Sunday, March 23, 2008

Section 6.10

Those wonks who've been following the news about the disintegration of Bear Stearns in recent days will know at once to what the above subject line refers.

Section 6.10 is the "deal protection" clause of the merger agreement between Bear and itsacquirer, JP Morgan.

The agreement as a whole in all its 47 pages of glory is readily available. Here's one of the clicks that will get you there.

6.10 provides that if the shareholders of Bear Stearns vote against this chintzy two-dollar deal, "each of the parties shall in good faith use its reasonable best efforts to negotiate a restructuring of the transaction provided for herein ... and to resubmit the transaction to Company's shareholders for approval, with the timing of such resubmission to be determined at the reasonable request of Parent."

"Company" is Bear and "Parent" is JPMorgan.

What this seems to mean is that the shareholders can't say "no." At least not on the first try. They can at worst say, "maybe not, restructure it a bit and try us again."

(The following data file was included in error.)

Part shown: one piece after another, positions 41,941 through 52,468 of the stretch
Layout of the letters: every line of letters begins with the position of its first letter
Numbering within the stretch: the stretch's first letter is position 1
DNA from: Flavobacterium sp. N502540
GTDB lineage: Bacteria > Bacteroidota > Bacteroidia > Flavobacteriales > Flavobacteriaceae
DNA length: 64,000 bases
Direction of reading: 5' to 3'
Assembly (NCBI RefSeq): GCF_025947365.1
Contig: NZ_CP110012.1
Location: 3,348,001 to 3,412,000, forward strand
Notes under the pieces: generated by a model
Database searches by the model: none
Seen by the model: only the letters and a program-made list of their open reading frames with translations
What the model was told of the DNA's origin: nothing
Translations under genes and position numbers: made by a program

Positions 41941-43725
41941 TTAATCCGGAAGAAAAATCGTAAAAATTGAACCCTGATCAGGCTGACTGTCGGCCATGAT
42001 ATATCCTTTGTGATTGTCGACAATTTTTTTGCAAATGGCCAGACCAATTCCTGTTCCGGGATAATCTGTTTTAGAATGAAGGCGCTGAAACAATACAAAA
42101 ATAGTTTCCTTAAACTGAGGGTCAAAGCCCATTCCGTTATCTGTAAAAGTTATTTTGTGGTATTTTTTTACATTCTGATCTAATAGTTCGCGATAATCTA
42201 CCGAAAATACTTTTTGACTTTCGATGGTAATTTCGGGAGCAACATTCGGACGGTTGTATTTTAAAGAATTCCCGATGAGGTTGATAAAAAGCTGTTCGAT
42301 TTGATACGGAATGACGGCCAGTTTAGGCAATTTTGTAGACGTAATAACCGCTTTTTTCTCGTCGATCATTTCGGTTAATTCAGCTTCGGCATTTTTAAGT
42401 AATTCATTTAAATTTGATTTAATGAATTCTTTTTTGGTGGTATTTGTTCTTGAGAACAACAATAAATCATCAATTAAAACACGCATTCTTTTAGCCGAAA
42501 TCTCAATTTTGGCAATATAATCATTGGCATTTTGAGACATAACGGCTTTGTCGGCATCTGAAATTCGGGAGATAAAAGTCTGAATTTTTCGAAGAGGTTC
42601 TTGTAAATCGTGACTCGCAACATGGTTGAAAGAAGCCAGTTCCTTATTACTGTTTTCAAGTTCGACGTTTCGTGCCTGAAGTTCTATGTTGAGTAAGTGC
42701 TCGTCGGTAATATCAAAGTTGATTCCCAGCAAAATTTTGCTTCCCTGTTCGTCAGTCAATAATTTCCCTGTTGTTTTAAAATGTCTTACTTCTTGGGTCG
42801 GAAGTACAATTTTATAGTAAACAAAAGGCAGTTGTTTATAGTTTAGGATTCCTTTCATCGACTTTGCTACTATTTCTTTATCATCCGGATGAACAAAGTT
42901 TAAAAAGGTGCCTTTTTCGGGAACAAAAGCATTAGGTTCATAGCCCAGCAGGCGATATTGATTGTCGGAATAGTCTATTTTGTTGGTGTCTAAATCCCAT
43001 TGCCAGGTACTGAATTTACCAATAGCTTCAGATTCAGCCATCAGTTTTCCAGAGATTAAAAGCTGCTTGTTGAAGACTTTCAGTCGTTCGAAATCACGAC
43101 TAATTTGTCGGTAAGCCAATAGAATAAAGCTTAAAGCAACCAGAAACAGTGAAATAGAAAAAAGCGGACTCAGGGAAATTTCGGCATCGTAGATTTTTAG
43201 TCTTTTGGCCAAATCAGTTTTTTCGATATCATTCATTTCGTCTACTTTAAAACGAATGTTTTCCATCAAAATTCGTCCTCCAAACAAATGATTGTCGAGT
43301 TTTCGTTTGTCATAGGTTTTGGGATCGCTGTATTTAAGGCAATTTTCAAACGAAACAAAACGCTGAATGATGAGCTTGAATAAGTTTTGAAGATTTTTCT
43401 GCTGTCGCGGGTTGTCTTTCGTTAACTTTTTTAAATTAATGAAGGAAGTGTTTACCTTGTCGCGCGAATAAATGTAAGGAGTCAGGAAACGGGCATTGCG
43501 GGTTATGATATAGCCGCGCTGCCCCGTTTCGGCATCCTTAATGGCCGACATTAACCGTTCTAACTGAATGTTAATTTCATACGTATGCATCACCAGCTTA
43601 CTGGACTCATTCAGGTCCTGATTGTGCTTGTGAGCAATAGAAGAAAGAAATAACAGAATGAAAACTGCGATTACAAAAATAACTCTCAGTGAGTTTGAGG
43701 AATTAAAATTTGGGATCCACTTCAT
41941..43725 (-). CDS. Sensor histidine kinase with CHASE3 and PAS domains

But how many times would they have to say that before it amounted to a "no"? This seems a bit like the infamous closed loop on the shampoo bottle's instructions, said to keep many a blonde busy for days. "Apply, lather, rinse, repeat."

The Deleware courts have imposed certain restructions on the enforceability of such "deal protection devices," such that this language may be subject to challenge by those shareholders.

For more on the legal issues involved, you might want to click here.

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